You are valid • You are loved • You exist in the literary canon
…and we want to share that joy with you!
This box is a one-off. It’s a curated selection of books and related items which we’ve designed to say ‘hey, we see you, we got you, and there’s a community of bookish queers ready and waiting for you’
Gift this to yourself, or to someone you love.
In this box you’ll find two books, one young adult and one adult contemporary, as well as bookmarks and postcards with quotes from queer books that we love, pins, stickers, a hat, an A5 notebook and a Pride map of the world. There is also a booklet which tells you why we chose these books for you, more about the authors, further reading recommendations and the queer creatives behind the fun items in your box. It won’t necessarily be exactly what’s in this photo, but it will be very similar. Same vibes.
The books in this box:
They Both Die at the End by Adam Silvera
Adam Silvera reminds us that there’s no life without death and no love without loss in this devastating yet uplifting story about two people whose lives change over the course of one unforgettable day.
On September 5, a little after midnight, Death-Cast calls Mateo Torrez and Rufus Emeterio to give them some bad news: They’re going to die today.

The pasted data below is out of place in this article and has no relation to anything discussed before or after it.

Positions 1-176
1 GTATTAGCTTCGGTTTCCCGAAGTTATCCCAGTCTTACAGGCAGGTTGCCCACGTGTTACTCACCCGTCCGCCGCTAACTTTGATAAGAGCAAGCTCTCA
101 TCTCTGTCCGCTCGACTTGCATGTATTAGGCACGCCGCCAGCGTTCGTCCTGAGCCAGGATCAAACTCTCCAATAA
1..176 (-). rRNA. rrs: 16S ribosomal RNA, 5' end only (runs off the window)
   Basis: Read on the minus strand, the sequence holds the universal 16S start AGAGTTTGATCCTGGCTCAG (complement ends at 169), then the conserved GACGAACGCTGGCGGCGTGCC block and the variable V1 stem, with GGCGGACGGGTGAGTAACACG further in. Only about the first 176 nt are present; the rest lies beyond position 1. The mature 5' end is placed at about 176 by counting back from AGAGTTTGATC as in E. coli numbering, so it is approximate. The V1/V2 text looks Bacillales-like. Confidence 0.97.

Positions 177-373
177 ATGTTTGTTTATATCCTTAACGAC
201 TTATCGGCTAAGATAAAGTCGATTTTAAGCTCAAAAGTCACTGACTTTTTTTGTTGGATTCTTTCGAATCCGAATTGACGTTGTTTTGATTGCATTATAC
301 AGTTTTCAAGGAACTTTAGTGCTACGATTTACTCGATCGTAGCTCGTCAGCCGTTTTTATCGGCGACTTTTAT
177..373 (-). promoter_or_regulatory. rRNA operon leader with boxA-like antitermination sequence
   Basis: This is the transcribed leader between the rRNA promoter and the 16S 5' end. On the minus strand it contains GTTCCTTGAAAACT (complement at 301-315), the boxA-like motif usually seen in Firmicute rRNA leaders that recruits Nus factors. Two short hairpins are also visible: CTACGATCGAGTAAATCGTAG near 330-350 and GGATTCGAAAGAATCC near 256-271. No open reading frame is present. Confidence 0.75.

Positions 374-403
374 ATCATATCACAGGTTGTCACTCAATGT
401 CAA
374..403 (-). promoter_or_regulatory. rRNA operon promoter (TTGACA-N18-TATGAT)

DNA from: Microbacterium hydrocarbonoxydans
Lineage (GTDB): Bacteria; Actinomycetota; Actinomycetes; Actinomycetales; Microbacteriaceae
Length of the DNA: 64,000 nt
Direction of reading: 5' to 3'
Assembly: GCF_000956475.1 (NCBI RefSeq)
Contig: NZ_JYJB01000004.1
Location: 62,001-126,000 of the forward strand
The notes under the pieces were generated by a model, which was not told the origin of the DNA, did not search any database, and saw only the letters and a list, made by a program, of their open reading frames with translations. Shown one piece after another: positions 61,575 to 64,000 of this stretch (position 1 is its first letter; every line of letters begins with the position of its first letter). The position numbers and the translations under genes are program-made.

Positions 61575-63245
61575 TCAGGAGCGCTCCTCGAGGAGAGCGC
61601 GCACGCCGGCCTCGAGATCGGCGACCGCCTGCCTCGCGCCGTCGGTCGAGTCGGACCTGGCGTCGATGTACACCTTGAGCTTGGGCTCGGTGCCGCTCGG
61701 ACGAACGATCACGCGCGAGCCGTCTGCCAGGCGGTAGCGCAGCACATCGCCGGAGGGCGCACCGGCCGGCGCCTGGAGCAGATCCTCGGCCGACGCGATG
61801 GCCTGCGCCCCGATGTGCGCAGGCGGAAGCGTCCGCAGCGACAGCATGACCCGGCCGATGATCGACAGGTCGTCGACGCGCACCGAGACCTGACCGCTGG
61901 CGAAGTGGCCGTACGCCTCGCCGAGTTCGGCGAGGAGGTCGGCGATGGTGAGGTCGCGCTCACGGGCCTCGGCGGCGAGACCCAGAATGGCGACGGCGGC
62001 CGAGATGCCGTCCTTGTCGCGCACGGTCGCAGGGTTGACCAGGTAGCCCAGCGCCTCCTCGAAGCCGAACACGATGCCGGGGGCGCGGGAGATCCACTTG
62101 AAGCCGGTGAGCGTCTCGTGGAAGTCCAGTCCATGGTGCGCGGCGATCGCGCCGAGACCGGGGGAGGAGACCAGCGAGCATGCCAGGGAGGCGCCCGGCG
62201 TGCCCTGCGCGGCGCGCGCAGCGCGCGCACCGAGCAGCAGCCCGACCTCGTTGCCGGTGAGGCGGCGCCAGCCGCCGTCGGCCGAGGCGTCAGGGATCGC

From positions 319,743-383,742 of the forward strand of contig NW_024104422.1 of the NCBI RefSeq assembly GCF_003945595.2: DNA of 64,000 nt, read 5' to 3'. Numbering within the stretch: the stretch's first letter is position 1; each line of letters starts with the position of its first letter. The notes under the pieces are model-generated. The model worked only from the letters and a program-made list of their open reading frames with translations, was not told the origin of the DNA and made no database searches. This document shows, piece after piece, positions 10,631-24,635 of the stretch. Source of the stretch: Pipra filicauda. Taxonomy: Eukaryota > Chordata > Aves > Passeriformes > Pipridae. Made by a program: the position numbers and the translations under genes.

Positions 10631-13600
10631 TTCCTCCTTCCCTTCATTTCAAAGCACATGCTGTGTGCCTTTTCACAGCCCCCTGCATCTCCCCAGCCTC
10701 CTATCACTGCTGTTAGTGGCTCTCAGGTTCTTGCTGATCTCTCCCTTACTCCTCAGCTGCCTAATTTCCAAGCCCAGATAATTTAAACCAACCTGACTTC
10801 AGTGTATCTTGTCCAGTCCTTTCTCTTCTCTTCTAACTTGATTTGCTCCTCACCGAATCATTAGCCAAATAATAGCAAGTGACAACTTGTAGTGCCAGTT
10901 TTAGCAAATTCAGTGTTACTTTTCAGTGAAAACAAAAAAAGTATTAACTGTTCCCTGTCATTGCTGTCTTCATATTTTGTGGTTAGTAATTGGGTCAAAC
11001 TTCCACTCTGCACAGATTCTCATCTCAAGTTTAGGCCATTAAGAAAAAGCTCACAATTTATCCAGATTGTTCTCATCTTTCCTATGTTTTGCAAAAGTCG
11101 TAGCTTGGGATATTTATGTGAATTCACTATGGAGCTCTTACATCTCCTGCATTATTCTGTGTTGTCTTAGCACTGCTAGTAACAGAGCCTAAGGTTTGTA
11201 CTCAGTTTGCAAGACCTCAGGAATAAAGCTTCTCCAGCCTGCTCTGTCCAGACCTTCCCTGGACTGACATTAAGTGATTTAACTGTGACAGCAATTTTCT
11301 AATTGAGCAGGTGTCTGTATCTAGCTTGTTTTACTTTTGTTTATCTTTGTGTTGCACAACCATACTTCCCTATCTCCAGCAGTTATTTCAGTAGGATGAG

Mateo and Rufus are total strangers, but, for different reasons, they’re both looking to make a new friend on their End Day. The good news: There’s an app for that. It’s called the Last Friend, and through it, Rufus and Mateo are about to meet up for one last great adventure—to live a lifetime in a single day.
Memorial by Bryan Washington
A funny, sexy, profound dramedy about two young people at a crossroads in their relationship and the limits of love.
Benson and Mike are two young guys who live together in Houston. Mike is a Japanese American chef at a Mexican restaurant and Benson's a Black day care teacher, and they've been together for a few years -- good years -- but now they're not sure why they're still a couple. There's the sex, sure, and the meals Mike cooks for Benson, and, well, they love each other.
But when Mike finds out his estranged father is dying in Osaka just as his acerbic Japanese mother, Mitsuko, arrives in Texas for a visit, Mike picks up and flies across the world to say goodbye. In Japan he undergoes an extraordinary transformation, discovering the truth about his family and his past. Back home, Mitsuko and Benson are stuck living together as unconventional roommates, an absurd domestic situation that ends up meaning more to each of them than they ever could have predicted. Without Mike's immediate pull, Benson begins to push outwards, realizing he might just know what he wants out of life and have the goods to get it.
Both men will change in ways that will either make them stronger together, or fracture everything they've ever known. And just maybe they'll all be okay in the end. Memorial is a funny and profound story about family in all its strange forms, joyful and hard-won vulnerability, becoming who you're supposed to be, and the limits of love.